All You Ever Wanted To Know About Cinnamon* (But Were Afraid To Ask)

Cinnamon is the perennial favorite ingredient in holiday baking (and, come to think of it, in baking of any kind).

AllSpice_Korintje_cinnamonThe inner bark of a tropical evergreen tree, cinnamon is one of the few spices that you can eat whole. With its very hot aromatic taste, cinnamon evokes thoughts of wintry holiday treats, Mexican chocolate and exotic food from India, North Africa and the Middle East.

The type of cinnamon most Americans are familiar with is native to southeast Asia (think modern-day Vietnam, Cambodia and Thailand).

The more than fifty species of cinnamon are grouped into a handful of types that are largely unknown to even the most discerning cooks in America:

  • strong-tasting Vietnam or Saigon cinnamon,
  • Indonesian or Korintje cassia cinnamon [tastes most like what Americans are used to],
  • and delicately flavored Sri Lanka “true” cinnamon.

At AllSpice, we sell all three different varieties of ground cinnamon: Saigon, Korintje, and Sri Lankan.

Customers often ask, what’s the difference among the cinnamons?

Which one should I use?

AllSpice_Saigon_cinnamonSaigon – spicy, sweet and warm. Probably the strongest variety of cinnamon that we offer at AllSpice, it’s the staff favorite for sure. Can have a slightly spicy finish.
Saigon (aka Vietnamese) cinnamon is closely related to Korintje (cassia) cinnamon, and has the highest essential oil content of all our cinnamon varieties. If you ever grab a hot Cinnabon in an airport, it’s Saigon cinnamon you’re tasting.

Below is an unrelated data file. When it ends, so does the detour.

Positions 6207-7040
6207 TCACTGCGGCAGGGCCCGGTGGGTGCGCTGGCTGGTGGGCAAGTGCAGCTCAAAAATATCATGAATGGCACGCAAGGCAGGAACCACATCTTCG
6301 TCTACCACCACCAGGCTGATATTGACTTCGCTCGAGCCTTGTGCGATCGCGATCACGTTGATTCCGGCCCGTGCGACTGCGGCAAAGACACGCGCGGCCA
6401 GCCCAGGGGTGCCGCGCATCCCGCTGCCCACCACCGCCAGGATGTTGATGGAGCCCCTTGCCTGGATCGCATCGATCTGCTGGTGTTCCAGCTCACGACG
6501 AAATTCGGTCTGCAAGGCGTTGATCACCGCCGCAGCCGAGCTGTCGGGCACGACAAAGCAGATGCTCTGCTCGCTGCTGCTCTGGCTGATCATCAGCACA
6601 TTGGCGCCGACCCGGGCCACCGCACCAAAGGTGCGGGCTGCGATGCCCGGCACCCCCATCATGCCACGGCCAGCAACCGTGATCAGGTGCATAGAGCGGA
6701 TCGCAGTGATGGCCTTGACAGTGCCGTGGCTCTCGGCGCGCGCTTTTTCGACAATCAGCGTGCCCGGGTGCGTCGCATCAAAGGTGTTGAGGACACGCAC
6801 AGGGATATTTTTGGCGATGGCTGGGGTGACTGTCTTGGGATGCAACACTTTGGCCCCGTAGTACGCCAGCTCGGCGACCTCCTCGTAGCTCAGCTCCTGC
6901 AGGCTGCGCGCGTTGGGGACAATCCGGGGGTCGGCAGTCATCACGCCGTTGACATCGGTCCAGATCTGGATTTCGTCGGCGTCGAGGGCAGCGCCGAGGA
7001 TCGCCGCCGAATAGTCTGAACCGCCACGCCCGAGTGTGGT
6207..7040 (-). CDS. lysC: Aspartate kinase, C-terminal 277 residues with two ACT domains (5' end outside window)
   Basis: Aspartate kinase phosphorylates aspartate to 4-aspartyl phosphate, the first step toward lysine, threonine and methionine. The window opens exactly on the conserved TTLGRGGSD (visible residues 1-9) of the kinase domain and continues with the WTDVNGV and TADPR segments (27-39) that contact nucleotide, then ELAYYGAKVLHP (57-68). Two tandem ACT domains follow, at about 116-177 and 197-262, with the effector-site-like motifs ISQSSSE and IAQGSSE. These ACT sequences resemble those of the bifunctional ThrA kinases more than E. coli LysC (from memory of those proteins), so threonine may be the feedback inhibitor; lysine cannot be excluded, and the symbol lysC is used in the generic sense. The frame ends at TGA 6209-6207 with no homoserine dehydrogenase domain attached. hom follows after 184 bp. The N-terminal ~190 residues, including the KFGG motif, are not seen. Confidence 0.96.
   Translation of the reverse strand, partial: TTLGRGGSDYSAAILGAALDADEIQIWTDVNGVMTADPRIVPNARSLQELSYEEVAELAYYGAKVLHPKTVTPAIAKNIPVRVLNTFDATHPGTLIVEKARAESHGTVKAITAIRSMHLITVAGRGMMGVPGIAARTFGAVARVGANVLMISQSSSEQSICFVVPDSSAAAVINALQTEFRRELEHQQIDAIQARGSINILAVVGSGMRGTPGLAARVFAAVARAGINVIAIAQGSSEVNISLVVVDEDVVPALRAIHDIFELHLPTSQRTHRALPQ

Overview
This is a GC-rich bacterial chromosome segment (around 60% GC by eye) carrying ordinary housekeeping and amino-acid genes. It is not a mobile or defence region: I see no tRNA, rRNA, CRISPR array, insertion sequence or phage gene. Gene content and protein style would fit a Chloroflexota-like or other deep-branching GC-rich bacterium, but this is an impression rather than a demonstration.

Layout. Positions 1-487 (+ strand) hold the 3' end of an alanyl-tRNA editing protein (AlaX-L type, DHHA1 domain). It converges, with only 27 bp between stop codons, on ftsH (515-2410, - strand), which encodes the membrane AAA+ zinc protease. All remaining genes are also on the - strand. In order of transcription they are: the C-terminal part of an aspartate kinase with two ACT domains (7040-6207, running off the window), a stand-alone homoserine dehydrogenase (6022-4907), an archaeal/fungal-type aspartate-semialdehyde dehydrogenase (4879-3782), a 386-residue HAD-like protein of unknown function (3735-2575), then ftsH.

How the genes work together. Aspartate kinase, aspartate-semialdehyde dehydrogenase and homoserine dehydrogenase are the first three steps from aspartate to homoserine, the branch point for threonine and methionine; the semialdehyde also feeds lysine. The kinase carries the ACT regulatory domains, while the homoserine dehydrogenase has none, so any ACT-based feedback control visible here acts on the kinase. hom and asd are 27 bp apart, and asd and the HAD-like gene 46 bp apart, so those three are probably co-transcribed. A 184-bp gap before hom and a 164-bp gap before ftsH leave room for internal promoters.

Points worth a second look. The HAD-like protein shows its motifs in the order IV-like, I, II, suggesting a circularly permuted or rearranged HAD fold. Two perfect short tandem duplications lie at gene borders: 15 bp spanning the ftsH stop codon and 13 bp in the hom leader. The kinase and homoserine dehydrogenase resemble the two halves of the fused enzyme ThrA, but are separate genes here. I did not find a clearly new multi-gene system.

Saigon cinnamon’s intense spicy-sweet flavor and aroma are prized for use in baking, curries, and candies. With a thick bark that is deep brown, the resulting powdered cinnamon is wonderfully rich in flavor. Spicy yet sweet, perfect for any recipe. An ultra-premium cinnamon!

Korintje  – This is the one most Americans are used to, and is the variety you’ll typically find at grocery stores. Sweet, mellow. Sweet and mellow, strong and smooth.
Indonesian Korintje cinnamon comes from cassia, a cinnamon with a thicker bark and a stronger flavor than “true” [Sri Lankan or Ceylon] cinnamon.
Indonesian Korintje cinnamon (pictured at top of this webpage) is smooth, but has a surprising edge. This cinnamon holds the middle ground between AllSpice’s oil-rich, strongly-flavored Saigon cinnamon and our delicately-flavored Sri Lankan cinnamon.
Indonesian Korintje cinnamon is a fantastic flavor for your fancy coffee beverages, for fruit dishes, and rice puddings — really it’s a wonderful, rich cinnamon suited for every recipe and use.

AllSpice_Sri_Lanka_CinnamonSri LankaThe True Cinnamon. Sometimes also called Ceylon Cinnamon, this variety is delicate and subtle.
“True” cinnamon is native to the island of Sri Lanka, formerly called Ceylon, just south of the Indian subcontinent. This cinnamon is prized for its delicate flavor.
Sri Lanka cinnamon has a complex, subtle flavor not found in the more common cassia-type cinnamons.
Its light, delicate flavor makes it the preferred cinnamon in European and Mexican cuisine, as it is not as spicy or sharp as cassia cinnamon. A staple in any pastry chef’s pantry.

Wondering what to do with your cinnamon? Now that you know which kind is which, you’ll want to whip up some tasty treats with it!

We’ve got an extensive list of recipes that range from curries and soups to cakes and cookies. The link to that recipe list is here.